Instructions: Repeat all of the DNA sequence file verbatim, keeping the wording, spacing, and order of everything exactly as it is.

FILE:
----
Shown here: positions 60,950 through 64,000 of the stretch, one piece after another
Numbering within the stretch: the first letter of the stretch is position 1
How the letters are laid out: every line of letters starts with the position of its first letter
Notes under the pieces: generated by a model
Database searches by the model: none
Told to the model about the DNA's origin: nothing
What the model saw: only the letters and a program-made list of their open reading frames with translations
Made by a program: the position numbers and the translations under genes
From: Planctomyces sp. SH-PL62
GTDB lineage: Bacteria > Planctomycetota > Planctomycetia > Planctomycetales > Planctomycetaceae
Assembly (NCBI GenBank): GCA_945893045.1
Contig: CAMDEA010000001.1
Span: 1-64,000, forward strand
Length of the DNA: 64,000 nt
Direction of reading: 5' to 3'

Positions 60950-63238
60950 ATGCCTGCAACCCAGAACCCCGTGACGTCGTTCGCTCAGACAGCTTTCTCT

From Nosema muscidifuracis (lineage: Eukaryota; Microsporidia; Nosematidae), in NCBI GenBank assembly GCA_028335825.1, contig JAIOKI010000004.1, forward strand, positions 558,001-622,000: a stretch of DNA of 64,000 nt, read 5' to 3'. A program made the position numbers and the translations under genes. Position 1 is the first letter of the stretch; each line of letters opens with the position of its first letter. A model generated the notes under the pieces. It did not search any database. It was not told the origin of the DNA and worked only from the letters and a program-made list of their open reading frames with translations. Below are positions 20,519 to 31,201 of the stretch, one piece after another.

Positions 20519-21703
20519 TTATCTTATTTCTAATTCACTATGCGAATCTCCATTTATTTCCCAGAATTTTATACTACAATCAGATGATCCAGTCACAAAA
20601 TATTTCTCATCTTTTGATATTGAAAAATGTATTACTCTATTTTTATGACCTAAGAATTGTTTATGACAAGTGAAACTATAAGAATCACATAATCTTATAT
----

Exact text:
Shown here: positions 60,950 through 64,000 of the stretch, one piece after another
Numbering within the stretch: the first letter of the stretch is position 1
How the letters are laid out: every line of letters starts with the position of its first letter
Notes under the pieces: generated by a model
Database searches by the model: none
Told to the model about the DNA's origin: nothing
What the model saw: only the letters and a program-made list of their open reading frames with translations
Made by a program: the position numbers and the translations under genes
From: Planctomyces sp. SH-PL62
GTDB lineage: Bacteria > Planctomycetota > Planctomycetia > Planctomycetales > Planctomycetaceae
Assembly (NCBI GenBank): GCA_945893045.1
Contig: CAMDEA010000001.1
Span: 1-64,000, forward strand
Length of the DNA: 64,000 nt
Direction of reading: 5' to 3'

Positions 60950-63238
60950 ATGCCTGCAACCCAGAACCCCGTGACGTCGTTCGCTCAGACAGCTTTCTCT

From Nosema muscidifuracis (lineage: Eukaryota; Microsporidia; Nosematidae), in NCBI GenBank assembly GCA_028335825.1, contig JAIOKI010000004.1, forward strand, positions 558,001-622,000: a stretch of DNA of 64,000 nt, read 5' to 3'. A program made the position numbers and the translations under genes. Position 1 is the first letter of the stretch; each line of letters opens with the position of its first letter. A model generated the notes under the pieces. It did not search any database. It was not told the origin of the DNA and worked only from the letters and a program-made list of their open reading frames with translations. Below are positions 20,519 to 31,201 of the stretch, one piece after another.

Positions 20519-21703
20519 TTATCTTATTTCTAATTCACTATGCGAATCTCCATTTATTTCCCAGAATTTTATACTACAATCAGATGATCCAGTCACAAAA
20601 TATTTCTCATCTTTTGATATTGAAAAATGTATTACTCTATTTTTATGACCTAAGAATTGTTTATGACAAGTGAAACTATAAGAATCACATAATCTTATAT